Hmmm...consistency. That sounds like a great subject for a future entry. I will make every effort to get back to a weekly update.
This week however, our upcoming combined area worship service is on my mind. The excitement is building as we look forward to hosting an event like this for the very first time. We have invited over 30 congregations to come and share God's goodness and worship with us. I don't know how it could be anything but a great time in the Lord.
For those of you that don't know, this idea found it's genesis in the St. Louis Area amongst some of the congregations in the city when they began getting together every other month or so. North Hills, West Central, Berkley Heights (now Ferguson Heights), Wagner Ave., along with Illinois congregations, Logan Street, Centerville and Buckmaster were the congregations primarily involved. Each would take a turn in hosting the others for a great time of singing, praise and worship.
When I began to serve at O'Fallon, it seemed natural to continue the affiliations I had previously known. This time however, I was part of a new family. It occurred to me that perhaps one of the reasons the Lord brought us together was to bring Christians together. Graciously, a number of O'Fallon members were willing to go and participate in the services. Nearly a dozen enjoyed the time we had at West Central earlier this year and a few more at North Hills. Then, my dear friend in the ministry, Thomas Jackson of the Ferguson Heights congregation, invited me to bring the message at the service they were hosting. Something along the order of 60 O'Fallon members attended this service (and I appreciated the amazing support). It was here that a strong appetite was developed to host this multi-congregational fellowship.
My desire was to expose my new family to a style of worship that some may never have experienced before. I think we all understand that there are differences between people and therefore there are commensurate differences between preferences, styles and techniques. It does not mean that one is better than the other, but that they are simply different. I've always believed that by opening yourself to things outside of what's "normal" or fits well within your comfort zone, you expand your knowledge, experience, awareness and appreciation of any number of things to which you allow yourself to be exposed. More simply put, if you taste calamari, you might find that you like it and will ask yourself, why you waited so long to try it.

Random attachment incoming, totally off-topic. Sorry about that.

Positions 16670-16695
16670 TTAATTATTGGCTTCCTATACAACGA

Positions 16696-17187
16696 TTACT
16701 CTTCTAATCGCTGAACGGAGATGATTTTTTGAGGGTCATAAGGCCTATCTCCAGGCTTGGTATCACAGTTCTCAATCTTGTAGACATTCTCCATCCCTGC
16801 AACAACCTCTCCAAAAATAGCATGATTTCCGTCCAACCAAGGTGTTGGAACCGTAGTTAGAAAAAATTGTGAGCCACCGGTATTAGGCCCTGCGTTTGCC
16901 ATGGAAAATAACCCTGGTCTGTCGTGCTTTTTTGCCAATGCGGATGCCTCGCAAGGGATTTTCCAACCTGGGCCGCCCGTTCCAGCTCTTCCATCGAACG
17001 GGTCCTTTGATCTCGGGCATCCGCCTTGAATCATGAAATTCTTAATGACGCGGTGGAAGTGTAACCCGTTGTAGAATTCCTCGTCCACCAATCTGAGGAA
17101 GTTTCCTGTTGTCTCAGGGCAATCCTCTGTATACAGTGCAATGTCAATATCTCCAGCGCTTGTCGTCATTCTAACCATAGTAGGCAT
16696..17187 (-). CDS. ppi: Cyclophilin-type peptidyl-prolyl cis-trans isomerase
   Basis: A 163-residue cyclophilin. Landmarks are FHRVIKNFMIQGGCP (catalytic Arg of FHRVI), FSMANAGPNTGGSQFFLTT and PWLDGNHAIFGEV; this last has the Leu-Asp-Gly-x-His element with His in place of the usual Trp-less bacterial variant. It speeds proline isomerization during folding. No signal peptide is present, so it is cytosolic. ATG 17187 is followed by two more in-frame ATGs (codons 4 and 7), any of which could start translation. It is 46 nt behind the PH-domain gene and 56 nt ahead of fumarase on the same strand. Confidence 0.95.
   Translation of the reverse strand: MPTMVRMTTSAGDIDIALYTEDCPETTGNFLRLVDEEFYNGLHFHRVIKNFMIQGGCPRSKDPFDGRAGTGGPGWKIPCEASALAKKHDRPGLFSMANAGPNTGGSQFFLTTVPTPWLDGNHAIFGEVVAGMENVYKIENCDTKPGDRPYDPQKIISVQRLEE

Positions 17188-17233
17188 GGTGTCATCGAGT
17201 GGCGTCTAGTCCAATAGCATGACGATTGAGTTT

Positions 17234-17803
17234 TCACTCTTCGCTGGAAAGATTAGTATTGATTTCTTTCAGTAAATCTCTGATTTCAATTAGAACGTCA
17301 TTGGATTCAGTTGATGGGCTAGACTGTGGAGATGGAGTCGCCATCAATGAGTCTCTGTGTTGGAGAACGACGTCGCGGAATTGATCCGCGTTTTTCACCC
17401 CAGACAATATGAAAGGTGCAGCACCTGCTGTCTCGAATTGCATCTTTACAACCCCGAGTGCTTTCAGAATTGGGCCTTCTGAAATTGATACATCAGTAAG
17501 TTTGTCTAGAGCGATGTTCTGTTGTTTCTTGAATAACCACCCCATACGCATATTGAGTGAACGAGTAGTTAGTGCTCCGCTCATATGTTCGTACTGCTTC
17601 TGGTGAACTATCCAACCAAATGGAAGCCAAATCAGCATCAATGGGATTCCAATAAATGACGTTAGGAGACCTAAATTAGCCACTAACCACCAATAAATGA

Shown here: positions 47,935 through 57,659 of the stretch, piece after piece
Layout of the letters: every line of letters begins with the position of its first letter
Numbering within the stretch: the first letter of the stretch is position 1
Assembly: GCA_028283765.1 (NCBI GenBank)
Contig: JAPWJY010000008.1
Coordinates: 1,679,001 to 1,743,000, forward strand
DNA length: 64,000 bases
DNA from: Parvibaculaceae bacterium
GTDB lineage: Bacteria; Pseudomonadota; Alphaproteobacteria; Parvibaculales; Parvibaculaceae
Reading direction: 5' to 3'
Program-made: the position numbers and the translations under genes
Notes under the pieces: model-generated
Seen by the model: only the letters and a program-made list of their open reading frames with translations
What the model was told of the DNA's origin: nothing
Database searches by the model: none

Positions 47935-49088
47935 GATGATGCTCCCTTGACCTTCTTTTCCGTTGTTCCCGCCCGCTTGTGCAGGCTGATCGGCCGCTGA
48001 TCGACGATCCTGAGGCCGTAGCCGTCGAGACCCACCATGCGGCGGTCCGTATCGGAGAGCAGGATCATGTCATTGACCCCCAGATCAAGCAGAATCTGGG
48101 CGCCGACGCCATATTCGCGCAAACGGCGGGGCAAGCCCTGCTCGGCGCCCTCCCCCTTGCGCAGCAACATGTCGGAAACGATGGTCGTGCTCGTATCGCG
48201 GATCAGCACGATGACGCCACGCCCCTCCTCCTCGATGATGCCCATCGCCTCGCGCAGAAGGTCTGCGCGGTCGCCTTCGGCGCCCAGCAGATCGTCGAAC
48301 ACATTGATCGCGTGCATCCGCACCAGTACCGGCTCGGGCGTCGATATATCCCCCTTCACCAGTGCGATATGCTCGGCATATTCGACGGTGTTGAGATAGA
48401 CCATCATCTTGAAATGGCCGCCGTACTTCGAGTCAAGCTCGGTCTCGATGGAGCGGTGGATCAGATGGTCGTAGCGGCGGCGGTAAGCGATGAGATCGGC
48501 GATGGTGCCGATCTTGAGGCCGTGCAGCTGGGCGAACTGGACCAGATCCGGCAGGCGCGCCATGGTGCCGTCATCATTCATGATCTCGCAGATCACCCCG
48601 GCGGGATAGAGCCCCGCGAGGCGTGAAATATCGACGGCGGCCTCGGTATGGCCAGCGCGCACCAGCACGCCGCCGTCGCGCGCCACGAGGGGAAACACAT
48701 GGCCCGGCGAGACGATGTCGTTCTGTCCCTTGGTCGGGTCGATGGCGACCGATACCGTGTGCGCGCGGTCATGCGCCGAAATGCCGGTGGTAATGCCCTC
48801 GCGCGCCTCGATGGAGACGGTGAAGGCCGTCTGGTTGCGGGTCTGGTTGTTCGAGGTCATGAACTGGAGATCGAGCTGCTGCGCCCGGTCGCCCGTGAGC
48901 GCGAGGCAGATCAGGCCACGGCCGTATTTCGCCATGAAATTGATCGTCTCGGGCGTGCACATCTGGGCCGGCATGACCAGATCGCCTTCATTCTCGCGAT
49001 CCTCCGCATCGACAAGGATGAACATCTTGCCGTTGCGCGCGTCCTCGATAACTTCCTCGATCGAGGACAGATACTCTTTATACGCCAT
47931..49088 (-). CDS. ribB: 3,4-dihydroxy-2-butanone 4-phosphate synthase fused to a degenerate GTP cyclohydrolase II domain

To most in our family, I represent a difference. Whether it's preaching style, subject matter, personality, perspective, etc., it is surely different than what many have previously experienced. Since I've not been thrown out of the building, I'll take it that the difference is at least palatable and at most, enthusiastically welcomed and appreciated. Conversely, both serving in this capacity and with this family, represents a significant difference to what I've previously experienced as well. I can say with all sincerity that it is an amazingly horizon expanding experience and I'm grateful that the Lord brought us together.
At the combined service, we will have an opportunity to share OUR uniqueness with congregations that may have never experienced it before. Additionally, we have invited a number of other congregations that were not previously a part of the group that regularly worships together. It is my hope, and that of the brothers and sisters that are working so hard to make this a God pleasing experience, that we will all come together as one and celebrate the goodness of God and the great privilege we all have in being His people.
"There is one body (church), and one Spirit, even as you are called in one hope of your calling; one lord, one faith, one baptism, one God and Father of all, who is above all, and through all, and in you all." Eph 4:4-6
And being one church, we are ALL God's people, despite our differences.
Next week, I'll continue this theme from a scriptural standpoint.
Each one reach one
Each one teach one